This is a pretty standard “Why medicine?” prompt, which means that you should use many of the same tactics as you would for that type of essay (see our overview to 7-year med programs). To provide a brief rehash, in order to convey why a guaranteed-admissions program is a good “fit” for your goals, there are few different things you need to discuss.
First, you need to discuss why you are qualified for medicine; namely what sort of extracurricular activities did you do in high school that were related to medicine, whether tangentially or directly. More specifically, you want to convey your abilities in two key areas: the scientific side of medicine (i.e., the ability to understand and cure diseases), and the humanistic side of medicine (the ability to connect with patients and care for them).
To address both of these aspects, you will need to weave a narrative that connects your technical scientific training to your capacity for empathy and care. You might begin talking about your fascination with physiology, the thrill of cutting open a frog, seeing the obscure jumble of organs, and learning how to sort out the parts that the text book identifies with neat colored markers.
Maybe what interests you about the human body is how it often deviates from the norms that appear in textbooks. Transitioning from an interest in the technical aspects of physiology, you might switch to the more humanistic side of talking about how, as a medical practitioner, you look forward to working with patients who have limited mobility.
More than just a technical understanding of how one human physiognomy might differ from another, you might talk about how the time you have spent working in a restaurant where you were responsible for serving all kinds of different bodies, with all kinds of different mobility restrictions. What did you learn from having people in wheelchairs tell you what they needed in order to comfortably enjoy their meal? How did you open up the space in order to make them comfortable asking you for accommodations? Your patients, after all, are not just frogs on a dissecting table.
Patient care experience is a big plus for this part of the essay, and experiences such as volunteering at a nursing home or shadowing a physician are great enhancers. In the process of outlining your qualifications, be sure to discuss why you enjoy each of those two facets of medicine. But, as I’ve suggested above, especially when you are talking about the humanistic side of medicine, your experience doing any kind of caring or service work can offer a useful perspective.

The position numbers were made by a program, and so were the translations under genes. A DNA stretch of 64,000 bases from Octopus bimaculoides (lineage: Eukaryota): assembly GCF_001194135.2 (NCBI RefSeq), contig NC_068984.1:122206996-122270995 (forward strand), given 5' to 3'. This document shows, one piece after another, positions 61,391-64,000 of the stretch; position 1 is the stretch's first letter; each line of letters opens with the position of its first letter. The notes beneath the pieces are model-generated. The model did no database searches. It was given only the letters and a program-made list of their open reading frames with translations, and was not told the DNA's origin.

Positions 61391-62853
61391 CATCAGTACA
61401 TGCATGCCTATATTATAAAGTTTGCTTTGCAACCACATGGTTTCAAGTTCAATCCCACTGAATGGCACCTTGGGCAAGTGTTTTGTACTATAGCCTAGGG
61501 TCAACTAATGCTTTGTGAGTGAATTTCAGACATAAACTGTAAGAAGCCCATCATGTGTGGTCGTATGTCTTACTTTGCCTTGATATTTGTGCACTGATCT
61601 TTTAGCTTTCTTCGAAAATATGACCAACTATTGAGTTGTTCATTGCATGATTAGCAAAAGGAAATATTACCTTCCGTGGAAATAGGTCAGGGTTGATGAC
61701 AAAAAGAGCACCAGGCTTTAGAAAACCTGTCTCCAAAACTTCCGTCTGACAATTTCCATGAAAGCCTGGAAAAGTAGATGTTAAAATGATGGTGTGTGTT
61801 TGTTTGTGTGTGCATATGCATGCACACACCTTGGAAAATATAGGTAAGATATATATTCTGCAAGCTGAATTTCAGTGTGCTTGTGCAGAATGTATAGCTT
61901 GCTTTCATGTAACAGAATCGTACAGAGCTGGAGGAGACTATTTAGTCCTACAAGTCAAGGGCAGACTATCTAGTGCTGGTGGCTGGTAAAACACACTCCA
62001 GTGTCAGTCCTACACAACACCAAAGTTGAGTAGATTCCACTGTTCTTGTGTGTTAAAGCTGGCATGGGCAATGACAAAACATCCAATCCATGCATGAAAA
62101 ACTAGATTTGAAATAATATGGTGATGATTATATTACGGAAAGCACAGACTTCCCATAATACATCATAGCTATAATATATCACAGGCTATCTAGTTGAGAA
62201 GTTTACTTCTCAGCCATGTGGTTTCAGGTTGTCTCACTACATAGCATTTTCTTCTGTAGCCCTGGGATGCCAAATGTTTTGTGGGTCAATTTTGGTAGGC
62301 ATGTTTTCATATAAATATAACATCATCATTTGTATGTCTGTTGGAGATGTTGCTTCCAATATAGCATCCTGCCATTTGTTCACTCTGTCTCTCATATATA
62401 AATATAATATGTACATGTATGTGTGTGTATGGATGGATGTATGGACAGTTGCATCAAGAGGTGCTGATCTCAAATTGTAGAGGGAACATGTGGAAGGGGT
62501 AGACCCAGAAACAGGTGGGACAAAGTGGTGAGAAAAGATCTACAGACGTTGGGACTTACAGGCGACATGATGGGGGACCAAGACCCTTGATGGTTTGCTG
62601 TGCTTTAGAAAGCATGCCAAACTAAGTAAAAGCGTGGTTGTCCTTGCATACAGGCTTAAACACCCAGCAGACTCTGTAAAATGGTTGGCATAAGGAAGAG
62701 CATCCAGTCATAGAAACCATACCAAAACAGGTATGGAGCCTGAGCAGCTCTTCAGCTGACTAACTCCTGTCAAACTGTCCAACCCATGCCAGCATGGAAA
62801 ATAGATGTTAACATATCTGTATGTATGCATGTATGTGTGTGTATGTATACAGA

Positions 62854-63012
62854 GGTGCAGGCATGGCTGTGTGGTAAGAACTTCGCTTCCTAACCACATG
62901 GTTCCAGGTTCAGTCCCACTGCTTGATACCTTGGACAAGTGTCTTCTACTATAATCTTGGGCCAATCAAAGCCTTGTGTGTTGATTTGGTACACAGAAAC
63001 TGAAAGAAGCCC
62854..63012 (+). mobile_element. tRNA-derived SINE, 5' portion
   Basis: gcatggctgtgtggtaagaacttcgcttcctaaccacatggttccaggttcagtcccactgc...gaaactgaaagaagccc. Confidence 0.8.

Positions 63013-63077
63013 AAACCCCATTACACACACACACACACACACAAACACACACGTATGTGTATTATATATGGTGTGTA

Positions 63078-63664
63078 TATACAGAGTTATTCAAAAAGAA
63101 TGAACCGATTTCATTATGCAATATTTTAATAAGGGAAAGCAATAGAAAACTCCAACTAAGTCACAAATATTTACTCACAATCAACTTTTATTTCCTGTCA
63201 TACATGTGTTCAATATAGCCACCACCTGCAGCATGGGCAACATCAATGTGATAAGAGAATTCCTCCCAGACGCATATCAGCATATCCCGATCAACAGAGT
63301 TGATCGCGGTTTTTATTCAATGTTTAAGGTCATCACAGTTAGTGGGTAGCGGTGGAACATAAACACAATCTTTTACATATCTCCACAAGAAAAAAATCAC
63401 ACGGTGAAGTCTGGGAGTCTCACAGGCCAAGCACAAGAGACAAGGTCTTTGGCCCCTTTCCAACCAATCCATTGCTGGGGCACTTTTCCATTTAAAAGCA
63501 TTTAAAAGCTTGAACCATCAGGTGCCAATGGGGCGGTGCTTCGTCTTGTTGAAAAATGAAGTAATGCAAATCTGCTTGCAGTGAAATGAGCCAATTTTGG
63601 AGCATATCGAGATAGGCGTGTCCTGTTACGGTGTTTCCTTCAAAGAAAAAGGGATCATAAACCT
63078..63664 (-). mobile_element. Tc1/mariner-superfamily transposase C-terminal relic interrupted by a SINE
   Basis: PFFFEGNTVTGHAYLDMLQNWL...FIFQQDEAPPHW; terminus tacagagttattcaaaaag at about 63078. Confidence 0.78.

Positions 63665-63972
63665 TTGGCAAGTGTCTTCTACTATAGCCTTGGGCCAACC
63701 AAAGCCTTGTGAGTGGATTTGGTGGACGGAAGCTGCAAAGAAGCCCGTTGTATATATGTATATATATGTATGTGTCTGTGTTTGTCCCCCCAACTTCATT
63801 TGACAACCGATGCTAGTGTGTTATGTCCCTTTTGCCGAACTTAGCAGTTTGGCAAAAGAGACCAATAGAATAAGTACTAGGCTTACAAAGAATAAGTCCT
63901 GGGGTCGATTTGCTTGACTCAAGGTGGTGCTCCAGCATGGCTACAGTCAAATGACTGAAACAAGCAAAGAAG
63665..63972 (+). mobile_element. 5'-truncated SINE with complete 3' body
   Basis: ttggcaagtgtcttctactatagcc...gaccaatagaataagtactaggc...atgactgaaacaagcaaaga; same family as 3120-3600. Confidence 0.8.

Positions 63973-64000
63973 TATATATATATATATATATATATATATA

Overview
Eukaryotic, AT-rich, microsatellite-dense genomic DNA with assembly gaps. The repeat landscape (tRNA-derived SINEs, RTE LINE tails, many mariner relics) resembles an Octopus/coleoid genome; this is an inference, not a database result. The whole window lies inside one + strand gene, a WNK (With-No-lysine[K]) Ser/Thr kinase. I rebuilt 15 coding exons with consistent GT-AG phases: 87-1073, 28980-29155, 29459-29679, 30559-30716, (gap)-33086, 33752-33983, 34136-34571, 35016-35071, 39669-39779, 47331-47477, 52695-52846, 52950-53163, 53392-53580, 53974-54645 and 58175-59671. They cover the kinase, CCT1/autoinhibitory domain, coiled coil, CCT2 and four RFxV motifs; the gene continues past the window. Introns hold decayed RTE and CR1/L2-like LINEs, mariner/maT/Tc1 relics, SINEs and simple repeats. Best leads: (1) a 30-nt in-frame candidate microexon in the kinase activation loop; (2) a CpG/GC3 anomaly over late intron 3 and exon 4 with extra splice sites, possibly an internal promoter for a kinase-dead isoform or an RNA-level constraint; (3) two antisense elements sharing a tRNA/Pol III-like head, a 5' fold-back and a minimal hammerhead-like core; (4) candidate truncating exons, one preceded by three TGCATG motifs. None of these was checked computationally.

After all, when you are treating patients, most of them don’t want to be treated like “people who are in a hospital” — they want to feel like they are in a place where they have some measure of agency, where they can ask questions and reflect on their experience.
One thing worth mentioning: There is a particular clichéd version of this essay that talks about how your grandmother suffered from some kind of disease and died. You felt awful about losing her and hope to become a medical professional because you want to cure that disease.
While it is true that a compelling essay about the death of one’s grandmother can be written, it is also the sad truth that everyone’s grandmother dies. If you tell a story like this, you will want to address not just your desire to provide healthcare, but the specific aspects of your training and experience that have prepared you to pursue a career in medicine.
Moreover, it is also worth thinking carefully about how you talk about what the practice of doing medicine entails. The desire to “heal” people and return them to a “normal” life is certainly admirable. But there are some kinds of necessary healthcare work that do not result in a healthy ending where the hidden ailment is eradicated; sometimes healthcare is the persistent and empathetic management of suffering.
The final thing you want to address is why specifically you want to join an accelerated program. Simply saying that you want to save time (the real reason for many applicants) can backfire. Instead, if you have an application with lots of medical and science extracurricular activities, you can speak about why those activities solidified your desire to do medicine.
Otherwise, if your resume is more balanced, you can resort to saying that you are committed to medicine because you already spent high school exploring other fields and have ruled out other possibilities. In the end, probably your most compelling argument for entering the accelerated program will be the level of maturity and thoughtfulness that you demonstrate in your essay as a whole.